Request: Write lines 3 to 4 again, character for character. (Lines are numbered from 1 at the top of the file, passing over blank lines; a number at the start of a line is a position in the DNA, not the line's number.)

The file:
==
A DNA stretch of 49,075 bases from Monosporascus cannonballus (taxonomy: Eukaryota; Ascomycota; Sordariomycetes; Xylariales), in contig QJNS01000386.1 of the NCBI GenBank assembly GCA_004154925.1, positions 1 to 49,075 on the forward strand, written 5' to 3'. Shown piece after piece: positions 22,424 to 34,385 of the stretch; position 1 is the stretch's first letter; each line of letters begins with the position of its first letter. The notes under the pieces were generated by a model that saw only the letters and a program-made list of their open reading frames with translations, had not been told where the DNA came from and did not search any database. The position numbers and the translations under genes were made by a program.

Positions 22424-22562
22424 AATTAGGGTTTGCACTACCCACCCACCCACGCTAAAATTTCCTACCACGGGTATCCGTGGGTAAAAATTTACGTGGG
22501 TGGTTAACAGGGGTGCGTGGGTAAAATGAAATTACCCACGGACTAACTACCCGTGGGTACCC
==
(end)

22424 AATTAGGGTTTGCACTACCCACCCACCCACGCTAAAATTTCCTACCACGGGTATCCGTGGGTAAAAATTTACGTGGG
22501 TGGTTAACAGGGGTGCGTGGGTAAAATGAAATTACCCACGGACTAACTACCCGTGGGTACCC